Persistent Link:
http://hdl.handle.net/10150/105920
Title:
Bibliometric indicators and the social sciences
Author:
Katz, J. Sylvan
Citation:
Bibliometric indicators and the social sciences 1999-12,
Issue Date:
Dec-1999
URI:
http://hdl.handle.net/10150/105920
Submitted date:
2002-07-29
Abstract:
Social science research is published in a wider variety of publication types and addresses more national issues than natural science research. This makes the construction of internationally comparable bibliometric indicators somewhat problematic. However, in internationally oriented fields, like economics and psychology, bibliometric indicators can provide a reasonable measure of the publishing size and impact of these research communities. The UK share of the world publications in the social sciences and behavioural sciences increased between 1981 and 1998 according to data derived from the National Science Indicators on diskette (NSIOD) produced by the Institute for Scientific Information (ISI). The UK has its largest percentage share of world papers in environmental studies and geography & development. Its strongest growth in percentage share of world papers was in the management sciences. The UK share of psychology publications grew from 7% to 10% and economics publications grew from 10% to 13% over the 18-year time interval. England displayed its greatest growth in the percentage share of UK publications in rehabilitation, Scotland in communications, Wales in library & information sciences and North Ireland in psychology. It is shown in this report that the conventional impact indicator (citations/paper) gives a distorted view of the UK's impact because impact increases non-linearly with publishing size. A new indicator, the relative international citation impact (RICI) indicator that has been corrected to account for the non-linear relationship between impact and publishing size, is introduced. Using a sequence of fourteen 5-year overlapping time periods, the RICI indicator portrays a different picture of the impact of UK psychology and economics research than the conventional impact indicator. It shows that UK impact exceeded the US impact in psychology across all 13 time intervals and it matched or exceeded the US impact in economics in 8 out of the 13 intervals
Type:
Report
Language:
en
Keywords:
Bibliometrics

Full metadata record

DC FieldValue Language
dc.contributor.authorKatz, J. Sylvanen_US
dc.date.accessioned2002-07-29T00:00:01Z-
dc.date.available2010-06-18T23:36:43Z-
dc.date.issued1999-12en_US
dc.date.submitted2002-07-29en_US
dc.identifier.citationBibliometric indicators and the social sciences 1999-12,en_US
dc.identifier.urihttp://hdl.handle.net/10150/105920-
dc.description.abstractSocial science research is published in a wider variety of publication types and addresses more national issues than natural science research. This makes the construction of internationally comparable bibliometric indicators somewhat problematic. However, in internationally oriented fields, like economics and psychology, bibliometric indicators can provide a reasonable measure of the publishing size and impact of these research communities. The UK share of the world publications in the social sciences and behavioural sciences increased between 1981 and 1998 according to data derived from the National Science Indicators on diskette (NSIOD) produced by the Institute for Scientific Information (ISI). The UK has its largest percentage share of world papers in environmental studies and geography & development. Its strongest growth in percentage share of world papers was in the management sciences. The UK share of psychology publications grew from 7% to 10% and economics publications grew from 10% to 13% over the 18-year time interval. England displayed its greatest growth in the percentage share of UK publications in rehabilitation, Scotland in communications, Wales in library & information sciences and North Ireland in psychology. It is shown in this report that the conventional impact indicator (citations/paper) gives a distorted view of the UK's impact because impact increases non-linearly with publishing size. A new indicator, the relative international citation impact (RICI) indicator that has been corrected to account for the non-linear relationship between impact and publishing size, is introduced. Using a sequence of fourteen 5-year overlapping time periods, the RICI indicator portrays a different picture of the impact of UK psychology and economics research than the conventional impact indicator. It shows that UK impact exceeded the US impact in psychology across all 13 time intervals and it matched or exceeded the US impact in economics in 8 out of the 13 intervalsen_US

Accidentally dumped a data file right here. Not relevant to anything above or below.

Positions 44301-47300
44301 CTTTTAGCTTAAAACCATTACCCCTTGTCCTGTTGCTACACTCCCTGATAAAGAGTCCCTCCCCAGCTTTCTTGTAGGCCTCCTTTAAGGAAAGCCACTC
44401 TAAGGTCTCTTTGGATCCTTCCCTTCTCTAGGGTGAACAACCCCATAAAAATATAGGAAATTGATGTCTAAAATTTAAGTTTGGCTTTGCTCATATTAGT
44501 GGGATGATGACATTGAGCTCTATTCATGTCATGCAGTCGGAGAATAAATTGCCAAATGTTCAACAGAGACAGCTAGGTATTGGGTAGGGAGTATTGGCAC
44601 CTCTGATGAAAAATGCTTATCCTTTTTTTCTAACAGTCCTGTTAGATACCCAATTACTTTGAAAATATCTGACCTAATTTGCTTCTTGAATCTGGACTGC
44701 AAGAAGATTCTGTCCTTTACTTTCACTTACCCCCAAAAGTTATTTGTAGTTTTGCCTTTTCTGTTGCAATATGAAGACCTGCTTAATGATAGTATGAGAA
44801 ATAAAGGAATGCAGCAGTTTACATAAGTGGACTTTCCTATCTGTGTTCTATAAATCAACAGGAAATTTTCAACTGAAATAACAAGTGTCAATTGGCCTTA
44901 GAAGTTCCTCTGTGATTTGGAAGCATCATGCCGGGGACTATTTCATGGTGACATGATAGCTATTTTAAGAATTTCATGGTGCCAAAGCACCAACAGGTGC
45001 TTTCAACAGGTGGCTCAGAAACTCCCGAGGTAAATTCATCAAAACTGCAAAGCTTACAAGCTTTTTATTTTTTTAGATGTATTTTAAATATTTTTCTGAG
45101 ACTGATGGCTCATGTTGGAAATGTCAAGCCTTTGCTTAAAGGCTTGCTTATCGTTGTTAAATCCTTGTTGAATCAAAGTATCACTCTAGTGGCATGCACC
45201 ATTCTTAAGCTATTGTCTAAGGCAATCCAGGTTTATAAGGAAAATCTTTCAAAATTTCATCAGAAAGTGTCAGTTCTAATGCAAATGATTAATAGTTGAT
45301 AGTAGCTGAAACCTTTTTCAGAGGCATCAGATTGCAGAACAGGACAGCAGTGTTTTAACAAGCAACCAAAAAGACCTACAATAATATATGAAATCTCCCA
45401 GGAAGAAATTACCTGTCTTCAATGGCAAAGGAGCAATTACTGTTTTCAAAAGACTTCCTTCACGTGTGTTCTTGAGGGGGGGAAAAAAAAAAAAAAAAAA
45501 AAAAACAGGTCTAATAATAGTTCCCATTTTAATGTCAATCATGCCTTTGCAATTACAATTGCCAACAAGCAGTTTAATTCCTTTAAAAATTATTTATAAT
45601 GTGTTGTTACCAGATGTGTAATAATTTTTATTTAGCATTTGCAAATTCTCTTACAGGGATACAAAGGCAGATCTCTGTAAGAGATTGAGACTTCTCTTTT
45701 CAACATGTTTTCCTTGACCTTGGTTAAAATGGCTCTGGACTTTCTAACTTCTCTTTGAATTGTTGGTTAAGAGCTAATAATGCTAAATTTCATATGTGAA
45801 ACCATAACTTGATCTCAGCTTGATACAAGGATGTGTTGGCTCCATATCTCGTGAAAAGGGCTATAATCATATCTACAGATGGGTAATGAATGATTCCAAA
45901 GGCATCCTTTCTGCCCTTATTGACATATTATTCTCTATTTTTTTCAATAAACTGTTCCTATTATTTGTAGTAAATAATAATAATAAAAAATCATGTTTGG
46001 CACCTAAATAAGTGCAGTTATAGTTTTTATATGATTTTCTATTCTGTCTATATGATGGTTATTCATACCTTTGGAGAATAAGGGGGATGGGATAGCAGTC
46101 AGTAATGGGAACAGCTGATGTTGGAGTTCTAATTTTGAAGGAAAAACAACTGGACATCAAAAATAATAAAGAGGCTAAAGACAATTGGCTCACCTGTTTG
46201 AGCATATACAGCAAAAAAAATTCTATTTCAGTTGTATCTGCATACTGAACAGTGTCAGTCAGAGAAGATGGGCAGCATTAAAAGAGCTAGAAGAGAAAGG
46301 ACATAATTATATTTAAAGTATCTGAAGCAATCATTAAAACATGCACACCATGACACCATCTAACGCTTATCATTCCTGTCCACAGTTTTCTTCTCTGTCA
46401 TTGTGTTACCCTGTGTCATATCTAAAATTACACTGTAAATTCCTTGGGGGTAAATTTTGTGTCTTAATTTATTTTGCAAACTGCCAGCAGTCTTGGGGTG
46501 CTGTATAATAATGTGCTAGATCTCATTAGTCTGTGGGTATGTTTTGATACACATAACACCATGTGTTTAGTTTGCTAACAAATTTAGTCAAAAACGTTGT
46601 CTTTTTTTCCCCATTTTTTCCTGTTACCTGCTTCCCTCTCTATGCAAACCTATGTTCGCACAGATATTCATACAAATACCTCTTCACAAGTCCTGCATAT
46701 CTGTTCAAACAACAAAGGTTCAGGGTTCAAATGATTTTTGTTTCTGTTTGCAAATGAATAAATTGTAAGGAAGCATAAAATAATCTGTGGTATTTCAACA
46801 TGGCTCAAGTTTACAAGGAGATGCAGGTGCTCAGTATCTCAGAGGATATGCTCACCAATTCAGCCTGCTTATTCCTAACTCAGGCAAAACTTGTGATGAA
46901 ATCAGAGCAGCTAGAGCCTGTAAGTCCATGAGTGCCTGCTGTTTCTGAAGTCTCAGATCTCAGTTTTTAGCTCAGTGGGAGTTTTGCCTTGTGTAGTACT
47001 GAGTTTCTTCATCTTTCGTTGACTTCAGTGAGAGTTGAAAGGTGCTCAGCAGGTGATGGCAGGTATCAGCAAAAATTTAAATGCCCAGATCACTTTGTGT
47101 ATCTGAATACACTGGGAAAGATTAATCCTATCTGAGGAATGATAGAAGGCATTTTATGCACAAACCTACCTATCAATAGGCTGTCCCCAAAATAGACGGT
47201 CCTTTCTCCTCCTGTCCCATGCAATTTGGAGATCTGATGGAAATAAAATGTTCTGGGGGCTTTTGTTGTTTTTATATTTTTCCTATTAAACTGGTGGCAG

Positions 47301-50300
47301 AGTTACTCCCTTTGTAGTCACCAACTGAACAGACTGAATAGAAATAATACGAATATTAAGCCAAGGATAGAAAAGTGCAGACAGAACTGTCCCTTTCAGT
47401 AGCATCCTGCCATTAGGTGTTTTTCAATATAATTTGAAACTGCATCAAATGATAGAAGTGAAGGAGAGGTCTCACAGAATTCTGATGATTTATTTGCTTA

dc.format.mimetypeapplication/pdfen_US
dc.language.isoenen_US
dc.subjectBibliometricsen_US
dc.titleBibliometric indicators and the social sciencesen_US
dc.typeReporten_US
All Items in UA Campus Repository are protected by copyright, with all rights reserved, unless otherwise indicated.